Concept of actual income recipient lies in the following: if international treaty of the Russian Federation on taxation stipulates application of reduced tax rate or release of taxation in respect of income sourced in the Russian Federation for foreign parties de facto entitled to such income, for the purpose of enforcement of such international treaty a foreign party shall not be deemed de facto entitled to such income, if it has limited authority in respect of disposal of such income, carries out mediation functions in respect of such income for the benefit of other party without performing any other functions and without accepting any risks, directly or indirectly paying such income (fully or partially) to such other party, which in case of direct receipt of such income sourced in the Russian Federation would not have been entitled to apply the said provisions of the international treaty of the Russian Federation on taxation1.

Tax authorities (and also courts) most actively apply this concept to transactions on payment to the Russian organization of indirect income (dividends, interest, royalties) to the benefit of a foreign company registered in the state having tax treaty with the Russian Federation. In such case inspection authorities and courts recognize a foreign company as conduit and de facto not entitled to gained income, at the same time denying Russian organization to apply reduced rates of withholding tax, and also to recognize the said payments in expenditures at income tax base formation by the Russian company.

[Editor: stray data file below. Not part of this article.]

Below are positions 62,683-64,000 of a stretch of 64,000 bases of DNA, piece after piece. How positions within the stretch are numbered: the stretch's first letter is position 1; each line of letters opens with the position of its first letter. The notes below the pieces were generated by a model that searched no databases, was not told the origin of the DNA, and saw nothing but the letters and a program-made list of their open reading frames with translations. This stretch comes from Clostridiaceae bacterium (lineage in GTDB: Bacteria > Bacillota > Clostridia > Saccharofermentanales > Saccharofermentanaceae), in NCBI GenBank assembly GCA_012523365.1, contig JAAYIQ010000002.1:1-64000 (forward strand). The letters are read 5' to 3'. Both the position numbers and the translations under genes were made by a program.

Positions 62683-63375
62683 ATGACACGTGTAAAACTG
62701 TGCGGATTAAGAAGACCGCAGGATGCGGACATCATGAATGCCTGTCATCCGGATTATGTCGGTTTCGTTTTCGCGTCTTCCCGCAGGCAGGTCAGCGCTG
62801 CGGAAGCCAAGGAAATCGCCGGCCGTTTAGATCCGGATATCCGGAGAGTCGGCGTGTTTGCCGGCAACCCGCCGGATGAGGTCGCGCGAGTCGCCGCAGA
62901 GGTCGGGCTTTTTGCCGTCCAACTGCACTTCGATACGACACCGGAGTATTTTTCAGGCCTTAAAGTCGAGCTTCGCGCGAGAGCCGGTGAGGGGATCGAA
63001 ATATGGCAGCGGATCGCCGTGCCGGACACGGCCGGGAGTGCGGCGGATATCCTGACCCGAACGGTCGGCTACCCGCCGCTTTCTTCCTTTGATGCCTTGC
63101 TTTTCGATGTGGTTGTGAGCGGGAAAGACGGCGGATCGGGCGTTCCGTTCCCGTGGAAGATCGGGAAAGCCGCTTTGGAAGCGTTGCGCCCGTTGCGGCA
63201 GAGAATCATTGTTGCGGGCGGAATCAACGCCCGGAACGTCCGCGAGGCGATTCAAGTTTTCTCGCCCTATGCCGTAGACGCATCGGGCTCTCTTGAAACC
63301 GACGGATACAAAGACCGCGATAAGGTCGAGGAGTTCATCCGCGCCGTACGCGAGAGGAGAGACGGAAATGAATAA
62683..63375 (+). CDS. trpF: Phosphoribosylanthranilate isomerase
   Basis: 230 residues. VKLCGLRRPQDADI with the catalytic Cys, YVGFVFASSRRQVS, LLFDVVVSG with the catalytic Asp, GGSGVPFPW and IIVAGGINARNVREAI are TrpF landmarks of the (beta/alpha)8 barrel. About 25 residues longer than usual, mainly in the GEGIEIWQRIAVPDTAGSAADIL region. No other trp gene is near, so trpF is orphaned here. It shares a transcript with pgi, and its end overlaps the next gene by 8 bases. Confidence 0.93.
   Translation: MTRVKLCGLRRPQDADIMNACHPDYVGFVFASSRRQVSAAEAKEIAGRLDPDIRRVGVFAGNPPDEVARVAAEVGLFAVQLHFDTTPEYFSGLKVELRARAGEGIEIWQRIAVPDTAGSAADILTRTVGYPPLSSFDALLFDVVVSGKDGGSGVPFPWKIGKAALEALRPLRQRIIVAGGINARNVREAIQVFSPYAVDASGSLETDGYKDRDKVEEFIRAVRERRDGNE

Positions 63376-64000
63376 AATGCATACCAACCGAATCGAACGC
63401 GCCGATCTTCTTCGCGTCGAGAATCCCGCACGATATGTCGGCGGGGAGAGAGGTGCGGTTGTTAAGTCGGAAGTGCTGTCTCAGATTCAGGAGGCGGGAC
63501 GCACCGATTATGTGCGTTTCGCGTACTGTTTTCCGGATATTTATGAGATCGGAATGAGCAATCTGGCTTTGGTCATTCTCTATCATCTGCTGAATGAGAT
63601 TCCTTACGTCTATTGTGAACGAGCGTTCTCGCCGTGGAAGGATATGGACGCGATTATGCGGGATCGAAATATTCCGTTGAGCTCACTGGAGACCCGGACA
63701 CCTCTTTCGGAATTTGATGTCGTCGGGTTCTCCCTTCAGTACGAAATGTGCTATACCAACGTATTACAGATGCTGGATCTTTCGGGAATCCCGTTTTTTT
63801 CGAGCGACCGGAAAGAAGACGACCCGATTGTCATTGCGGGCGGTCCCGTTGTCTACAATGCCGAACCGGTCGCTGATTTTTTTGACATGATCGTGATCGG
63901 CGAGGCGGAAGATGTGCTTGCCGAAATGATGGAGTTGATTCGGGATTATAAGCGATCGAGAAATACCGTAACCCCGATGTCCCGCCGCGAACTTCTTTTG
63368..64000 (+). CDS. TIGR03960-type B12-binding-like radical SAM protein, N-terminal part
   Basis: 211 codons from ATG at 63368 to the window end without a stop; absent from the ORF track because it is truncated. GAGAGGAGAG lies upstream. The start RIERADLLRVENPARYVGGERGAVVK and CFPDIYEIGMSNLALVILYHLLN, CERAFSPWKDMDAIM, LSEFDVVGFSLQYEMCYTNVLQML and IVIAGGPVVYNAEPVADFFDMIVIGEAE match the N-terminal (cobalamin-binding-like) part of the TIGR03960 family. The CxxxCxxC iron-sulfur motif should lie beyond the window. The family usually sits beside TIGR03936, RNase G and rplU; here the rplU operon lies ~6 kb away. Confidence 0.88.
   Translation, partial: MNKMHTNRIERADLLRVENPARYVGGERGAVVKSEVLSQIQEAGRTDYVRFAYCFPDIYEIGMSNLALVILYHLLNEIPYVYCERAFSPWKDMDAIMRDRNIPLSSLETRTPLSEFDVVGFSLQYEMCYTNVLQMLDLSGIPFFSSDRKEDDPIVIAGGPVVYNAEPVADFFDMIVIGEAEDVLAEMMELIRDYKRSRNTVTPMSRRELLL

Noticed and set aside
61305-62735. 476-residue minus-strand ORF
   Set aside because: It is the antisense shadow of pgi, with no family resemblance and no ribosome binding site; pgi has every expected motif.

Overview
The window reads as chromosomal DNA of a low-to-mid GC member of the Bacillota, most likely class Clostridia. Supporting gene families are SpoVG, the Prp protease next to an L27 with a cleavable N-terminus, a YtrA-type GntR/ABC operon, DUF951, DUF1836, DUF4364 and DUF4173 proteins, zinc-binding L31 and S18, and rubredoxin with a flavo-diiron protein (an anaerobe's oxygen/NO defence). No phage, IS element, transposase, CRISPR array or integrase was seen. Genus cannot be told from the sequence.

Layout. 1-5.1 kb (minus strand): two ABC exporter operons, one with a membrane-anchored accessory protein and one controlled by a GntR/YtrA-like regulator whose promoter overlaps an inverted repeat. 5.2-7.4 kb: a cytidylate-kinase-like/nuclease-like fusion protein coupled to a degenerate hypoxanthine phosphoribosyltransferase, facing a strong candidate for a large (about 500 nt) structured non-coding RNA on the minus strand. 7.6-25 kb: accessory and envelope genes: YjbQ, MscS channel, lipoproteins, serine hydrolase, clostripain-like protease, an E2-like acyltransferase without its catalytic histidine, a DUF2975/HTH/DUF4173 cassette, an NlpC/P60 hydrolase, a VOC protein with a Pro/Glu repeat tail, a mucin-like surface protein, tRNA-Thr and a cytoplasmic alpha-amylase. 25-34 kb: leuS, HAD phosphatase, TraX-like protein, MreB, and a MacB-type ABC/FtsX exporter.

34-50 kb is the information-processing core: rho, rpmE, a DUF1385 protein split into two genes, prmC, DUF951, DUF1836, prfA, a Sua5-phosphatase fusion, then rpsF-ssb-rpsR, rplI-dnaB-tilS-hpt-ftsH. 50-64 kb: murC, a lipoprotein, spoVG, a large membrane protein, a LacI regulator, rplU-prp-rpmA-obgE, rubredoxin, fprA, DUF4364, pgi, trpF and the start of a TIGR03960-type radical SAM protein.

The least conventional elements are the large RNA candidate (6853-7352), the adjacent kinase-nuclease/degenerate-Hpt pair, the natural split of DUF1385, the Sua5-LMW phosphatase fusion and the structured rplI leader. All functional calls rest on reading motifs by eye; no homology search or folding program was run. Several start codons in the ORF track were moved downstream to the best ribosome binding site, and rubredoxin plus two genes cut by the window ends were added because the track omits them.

In this situation, Oriflame Cosmetics case became the most illustrative example. In this case the Russian company entered with its parent company in a number of contracts for the transfer of exclusive rights, which in its turn executed similar contract with its parent company.

By paying to the foreign company license fee (royalty), the Russian company: